{
  "event_type": "route",
  "start": "2017-04-26 10:09:43 -0400",
  "stop": "2017-04-26 10:09:43 -0400",
  "duration": 0.5820000000000001,
  "data": {}
}

The schema of the "data" depends on the type of event. Below are schemae the kinds of events we're currently measuring.

sql
{
  "sql": "SELECT foo FROM bar",
  "name": "Load Bar", // Optional
  "statement_name": "a1" // Optional
}
controller_action

Rails specific, although other MVC frameworks might conceivably take on this schema as well. This format will possibly merge with route to become a unified endpoint event type.

{
  "controller": "FooController",
  "action": "bar",
  "format": "html",         // Optional from here on down
  "method": "GET",
  "status": 200,
  "path": "/foo/bar",
  "status": "ok",
  "view_runtime": 20.5343,
  "db_runtime": 5.2328
}
route

The non-rails-specific iteration of controller_action.

{
  "endpoint": "GET /users",
  "format": "html",         // Optional from here on down
  "method": "GET",
  "status": 200,
  "path": "/foo/bar",
  "status": "ok"
}
view
{
  "identifier": "templates/foo.html.haml",
  "layout": "layouts/bar" // Optional - obviously, if the view event itself is
                          // a layout, this won't be here.
}

system_health_sample Schema

Here is an example of a system_health_sample unit object:

{
  "type": "system_health_sample",
  "data": {
    "sampled_at": "SOME TIME STRING",
    "metrics": {
      "process": "web",
      "machine_id": {},
      "cpu": {},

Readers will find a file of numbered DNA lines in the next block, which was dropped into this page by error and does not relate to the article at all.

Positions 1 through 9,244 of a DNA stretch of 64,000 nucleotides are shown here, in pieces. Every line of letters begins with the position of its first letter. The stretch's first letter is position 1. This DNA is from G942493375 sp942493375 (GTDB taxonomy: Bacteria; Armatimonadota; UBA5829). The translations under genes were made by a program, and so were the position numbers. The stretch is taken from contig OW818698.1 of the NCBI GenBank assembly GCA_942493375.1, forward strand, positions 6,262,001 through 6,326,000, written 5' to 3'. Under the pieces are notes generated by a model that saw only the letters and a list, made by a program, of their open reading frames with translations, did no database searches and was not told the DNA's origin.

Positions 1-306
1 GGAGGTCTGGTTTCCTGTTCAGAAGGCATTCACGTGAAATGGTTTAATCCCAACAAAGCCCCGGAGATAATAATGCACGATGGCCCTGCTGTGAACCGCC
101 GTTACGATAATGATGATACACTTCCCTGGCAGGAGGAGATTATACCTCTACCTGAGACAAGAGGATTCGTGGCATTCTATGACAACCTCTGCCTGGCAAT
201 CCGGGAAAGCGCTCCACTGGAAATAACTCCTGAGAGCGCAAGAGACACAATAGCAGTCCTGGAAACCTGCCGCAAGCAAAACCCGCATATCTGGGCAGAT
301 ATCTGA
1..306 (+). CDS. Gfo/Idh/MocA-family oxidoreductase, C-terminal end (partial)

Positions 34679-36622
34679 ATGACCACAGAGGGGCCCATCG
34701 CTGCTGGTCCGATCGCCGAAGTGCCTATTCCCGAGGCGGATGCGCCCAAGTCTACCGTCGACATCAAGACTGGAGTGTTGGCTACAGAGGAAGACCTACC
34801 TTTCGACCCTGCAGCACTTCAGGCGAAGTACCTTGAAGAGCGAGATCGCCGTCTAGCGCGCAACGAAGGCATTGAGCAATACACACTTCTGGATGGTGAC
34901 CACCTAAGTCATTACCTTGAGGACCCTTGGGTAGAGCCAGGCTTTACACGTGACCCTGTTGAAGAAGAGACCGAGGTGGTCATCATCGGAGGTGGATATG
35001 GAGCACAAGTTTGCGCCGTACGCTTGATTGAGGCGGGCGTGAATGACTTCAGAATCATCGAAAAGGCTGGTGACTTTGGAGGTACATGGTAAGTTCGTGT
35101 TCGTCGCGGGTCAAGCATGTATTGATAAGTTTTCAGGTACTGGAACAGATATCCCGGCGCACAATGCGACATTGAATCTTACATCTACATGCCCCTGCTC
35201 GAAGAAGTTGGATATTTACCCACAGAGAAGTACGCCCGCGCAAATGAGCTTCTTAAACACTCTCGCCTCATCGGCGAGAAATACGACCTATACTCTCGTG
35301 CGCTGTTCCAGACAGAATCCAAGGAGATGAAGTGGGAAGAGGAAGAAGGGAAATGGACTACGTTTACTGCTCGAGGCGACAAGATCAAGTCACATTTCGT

"memory": {},
      "disks": {}
    }
  }
}

sampled_at: Per above, this must be the datetime string that can be directly parsed by PostgreSQL.

metrics Object Schema

process

Either "web" or "worker" -- these aren't currently used, but it will be useful eventually.

machine_id

This will be used to build a string to identify the machine sending the data.

{
  "hostname": "some-hostname",
  "ip": "333.333.333.333",  // <- The machine's EXTERNAL ip address
  "kernel": "linux"         // <- Whatever kernel the machine is running
}
cpu
{
  "model_name": "Intel Foo i5",
  "processor_count": 1,   // <- Number of physical CPU units
  "core_count": 4,        // <- Total number of CPU cores
  "logical_cpu_count": 8  // <- Total number of logical CPUs/threads
  "usage": .56            // <- Percent usage (in ratio form, e.g., .56 == 56%)
}
memory

All values are in MB.

{
  "total_memory": 16000,
  "wired_memory": 1000,    // <- Either 'wired' or 'cache', depending on the kernel
  "free_memory": 10000,
  "used_memory": 6000,
  "available_memory": 1200 // <- Optional
}
disk

This is no-man's land--we don't yet have a good schema for this.

SQL Notes

Here is a list of our query plans for aggregating data from the database.

Accessing transaction_events table alone

SELECT cycle_transaction_id AS t_id, data->>'controller' AS controller, data->>'action' AS action
  FROM transaction_events
  WHERE event_type = 'controller_action';

This returns the transaction IDs, along with the controller and action corresponding to each transaction. Let's JOIN this table with all other events for each transaction: